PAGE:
It helps kill bacteria and viruses, can be set on fire, and can even get you drunk. This is hand sanitizer.
This gooey substance is normally meant for our hands, but what if we covered our bodies in it Specifically, by jumping into a pool full of hand sanitizer?
What would submerging yourself in hand sanitizer feel like? Could you swallow some of it? And is this be the best way to kill deadly diseases?
Hand sanitizer is made up of a huge list of chemicals, from things that make it a gel to the moisturizers and lubricants. But its main ingredient is ethanol. This is what kills the germs on your hands. In order to be truly effective, it should have over 60% ethanol.
So to kill all the deadly viruses on our bodies, let’s use something that’s a 95% concentration. And now that we’ve chosen our hand sanitizer, what happens if we jump into a pool full of it?
As soon as you jump in, any cuts or open wounds you might have would immediately begin to sting. Have you ever had a hangnail on your finger and used hand sanitizer? Remember how much that
Now imagine the alcohol and other chemicals attacking every cut or scratch you might have on your body. Ouch!
If you don’t have too many of those, you’ll be able to swim around in our pool full of hand sanitizer. And swimming in something like this would be more like swimming in jelly than water.
This gel substance would be a gloopy, thick mess to swim through. And if you dunk your head into it, it would fill your ears, nose, and any other crevice it can make its way into.
And while you’re under there, don’t try opening your eyes. If you do, you’ll immediately feel severe pain from the hand sanitizer. And if you don’t wash it out immediately, you could go blind. Yeah, alcohol is not good for the eyes.
And let’s hope you don’t swallow any of this stuff. If you did, it would taste pretty disgusting, like an incredibly harsh alcohol with a strong chemical taste. And if you drank enough of it, you would be extremely intoxicated. That’s because a 240 ml (8 oz) bottle of hand sanitizer contains the same amount of alcohol as about five shots of hard liquor.
Luckily, swallowing it is avoidable. What isn’t is the damage these chemicals would be doing to your skin while you’re in here.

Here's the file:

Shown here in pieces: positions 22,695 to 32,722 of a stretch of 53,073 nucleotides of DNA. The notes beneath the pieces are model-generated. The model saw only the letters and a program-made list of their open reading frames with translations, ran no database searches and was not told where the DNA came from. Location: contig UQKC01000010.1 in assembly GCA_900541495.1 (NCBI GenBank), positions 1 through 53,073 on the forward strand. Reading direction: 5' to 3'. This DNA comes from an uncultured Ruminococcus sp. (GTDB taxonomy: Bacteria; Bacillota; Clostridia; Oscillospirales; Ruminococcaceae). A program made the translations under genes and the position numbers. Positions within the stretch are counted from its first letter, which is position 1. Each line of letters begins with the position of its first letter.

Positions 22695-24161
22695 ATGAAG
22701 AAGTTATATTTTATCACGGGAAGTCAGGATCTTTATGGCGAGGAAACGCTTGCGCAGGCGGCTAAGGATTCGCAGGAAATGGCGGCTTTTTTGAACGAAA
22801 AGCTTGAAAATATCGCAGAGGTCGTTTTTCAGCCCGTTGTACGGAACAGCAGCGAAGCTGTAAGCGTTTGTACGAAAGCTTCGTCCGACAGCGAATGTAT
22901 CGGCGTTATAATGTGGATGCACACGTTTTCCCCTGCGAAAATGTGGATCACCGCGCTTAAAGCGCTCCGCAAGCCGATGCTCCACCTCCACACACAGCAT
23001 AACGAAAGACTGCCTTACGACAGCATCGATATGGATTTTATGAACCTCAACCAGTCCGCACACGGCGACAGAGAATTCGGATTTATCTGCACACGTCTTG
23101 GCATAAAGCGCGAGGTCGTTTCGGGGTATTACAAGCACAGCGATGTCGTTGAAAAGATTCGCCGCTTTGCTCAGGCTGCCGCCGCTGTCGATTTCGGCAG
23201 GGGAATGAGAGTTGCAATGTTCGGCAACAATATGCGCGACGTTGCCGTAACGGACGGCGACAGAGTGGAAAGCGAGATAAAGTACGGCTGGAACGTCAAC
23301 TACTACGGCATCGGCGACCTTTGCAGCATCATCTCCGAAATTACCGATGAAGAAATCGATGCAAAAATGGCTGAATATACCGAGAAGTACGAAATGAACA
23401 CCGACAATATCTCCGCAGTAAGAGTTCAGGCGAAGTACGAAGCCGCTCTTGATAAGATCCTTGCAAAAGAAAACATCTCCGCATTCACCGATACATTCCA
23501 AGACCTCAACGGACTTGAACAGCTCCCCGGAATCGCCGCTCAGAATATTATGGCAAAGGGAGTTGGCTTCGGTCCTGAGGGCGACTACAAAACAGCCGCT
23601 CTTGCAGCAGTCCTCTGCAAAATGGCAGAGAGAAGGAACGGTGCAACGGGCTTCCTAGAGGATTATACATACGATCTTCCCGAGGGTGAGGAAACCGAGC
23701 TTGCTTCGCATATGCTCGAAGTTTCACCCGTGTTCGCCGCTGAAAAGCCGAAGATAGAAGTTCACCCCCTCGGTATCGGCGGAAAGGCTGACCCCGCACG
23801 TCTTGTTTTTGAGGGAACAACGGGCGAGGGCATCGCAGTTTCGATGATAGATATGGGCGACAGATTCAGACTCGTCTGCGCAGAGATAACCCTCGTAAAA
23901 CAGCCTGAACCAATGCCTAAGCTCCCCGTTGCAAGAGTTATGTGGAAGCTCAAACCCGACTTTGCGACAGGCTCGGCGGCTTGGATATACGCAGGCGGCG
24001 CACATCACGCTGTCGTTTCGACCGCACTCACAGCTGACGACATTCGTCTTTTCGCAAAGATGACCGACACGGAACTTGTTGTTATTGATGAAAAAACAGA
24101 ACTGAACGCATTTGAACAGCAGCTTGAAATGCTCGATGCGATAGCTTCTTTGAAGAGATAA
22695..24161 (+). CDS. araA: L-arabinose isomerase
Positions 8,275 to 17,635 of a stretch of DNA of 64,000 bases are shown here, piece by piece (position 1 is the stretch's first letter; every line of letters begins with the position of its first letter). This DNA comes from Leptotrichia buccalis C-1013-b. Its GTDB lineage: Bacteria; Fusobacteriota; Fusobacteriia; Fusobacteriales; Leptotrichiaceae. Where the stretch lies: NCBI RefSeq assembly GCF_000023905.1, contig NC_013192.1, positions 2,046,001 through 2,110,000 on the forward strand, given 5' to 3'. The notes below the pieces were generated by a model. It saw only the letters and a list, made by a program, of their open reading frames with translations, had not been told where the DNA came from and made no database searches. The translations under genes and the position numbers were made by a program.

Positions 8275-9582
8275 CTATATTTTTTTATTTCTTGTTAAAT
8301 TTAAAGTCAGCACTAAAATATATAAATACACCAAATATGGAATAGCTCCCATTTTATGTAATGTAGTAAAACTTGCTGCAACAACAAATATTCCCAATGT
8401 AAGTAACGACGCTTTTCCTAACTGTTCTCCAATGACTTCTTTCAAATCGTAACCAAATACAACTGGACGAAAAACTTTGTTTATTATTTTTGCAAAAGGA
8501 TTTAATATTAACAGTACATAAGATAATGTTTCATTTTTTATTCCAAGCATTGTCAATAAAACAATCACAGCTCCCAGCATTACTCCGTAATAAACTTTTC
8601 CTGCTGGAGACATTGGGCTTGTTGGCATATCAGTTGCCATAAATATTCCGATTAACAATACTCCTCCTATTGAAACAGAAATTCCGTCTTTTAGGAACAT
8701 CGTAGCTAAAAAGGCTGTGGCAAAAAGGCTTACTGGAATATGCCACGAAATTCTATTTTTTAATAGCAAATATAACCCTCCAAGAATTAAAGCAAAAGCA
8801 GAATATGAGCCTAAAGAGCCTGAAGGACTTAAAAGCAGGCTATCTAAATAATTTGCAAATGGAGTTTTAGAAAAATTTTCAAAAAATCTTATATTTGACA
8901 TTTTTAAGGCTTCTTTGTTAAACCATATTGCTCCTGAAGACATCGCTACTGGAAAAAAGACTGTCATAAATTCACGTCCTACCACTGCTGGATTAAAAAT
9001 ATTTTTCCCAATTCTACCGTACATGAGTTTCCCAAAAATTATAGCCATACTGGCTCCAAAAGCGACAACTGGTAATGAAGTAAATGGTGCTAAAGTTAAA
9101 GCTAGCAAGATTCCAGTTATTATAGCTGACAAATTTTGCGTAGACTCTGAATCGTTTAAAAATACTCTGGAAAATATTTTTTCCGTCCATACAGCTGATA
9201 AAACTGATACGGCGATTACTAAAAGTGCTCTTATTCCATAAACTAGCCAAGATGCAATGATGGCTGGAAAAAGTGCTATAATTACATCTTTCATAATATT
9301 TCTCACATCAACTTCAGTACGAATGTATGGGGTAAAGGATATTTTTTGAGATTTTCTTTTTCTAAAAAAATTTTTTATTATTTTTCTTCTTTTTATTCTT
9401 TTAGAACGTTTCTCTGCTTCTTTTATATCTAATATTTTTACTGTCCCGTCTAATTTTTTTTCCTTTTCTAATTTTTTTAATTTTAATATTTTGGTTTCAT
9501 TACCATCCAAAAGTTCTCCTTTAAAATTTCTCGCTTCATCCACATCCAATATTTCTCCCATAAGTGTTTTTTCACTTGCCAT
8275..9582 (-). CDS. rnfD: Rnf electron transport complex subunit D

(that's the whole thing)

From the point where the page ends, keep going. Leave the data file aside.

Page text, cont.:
If you’re in this hand sanitizer long enough, it could filter through your skin and get into your bloodstream. The reason why we can put hand sanitizer on our hands is that they have tougher skin than other parts of our body. The skin on places like our faces and butts is pretty weak and soft. So if your entire body is marinating in hand sanitizer, it could lead to alcohol poisoning.
And we know that hand sanitizer’s purpose is to kill bacteria. But it gets rid of both the bad and good germs. Having small doses on your hands is OK, but spreading it all over your body would kill a
lot of the good bacteria you have on it. This could make you very sick, or even kill you.
And hopefully, you won’t have any smokers standing nearby. Because if they happen to drop a match or a lighter into the pool, it would instantly burst into flames, and quickly kill you.
But if you manage to survive all this, and make it out of the pool, you’d need to wash immediately. And after that, your skin would begin to feel tight and dry. It would start to crack, and bleed, and be incredibly painful. Let’s hope you have a pool of lotion to jump into.
So it’s pretty clear that hand sanitizer is only good in small doses, and only on our hands. Besides, if you really want to kill bacteria, just wash your hands. Trust me. It’s a lot safer, cheaper, and healthier. And because washing your hands is so good for you, why don’t we try something really dumb, and not wash them for an entire year?
- “The science behind hand sanitizers”. Sreedhar, Nitin. 2020. Livemint.
- “Hand sanitizer” 2020. aciscience.org.
- “Glycerine: an overview” 2020. aciscience.org.
- “Skin reactions related to hand hygiene”. World Health Organization.
- “Boy, 6, blind in one eye after hand sanitiser accident in Ajman”. 2020. The National.
- “Is hand sanitizer bad for my microbiome?”. 2020. Popular Science.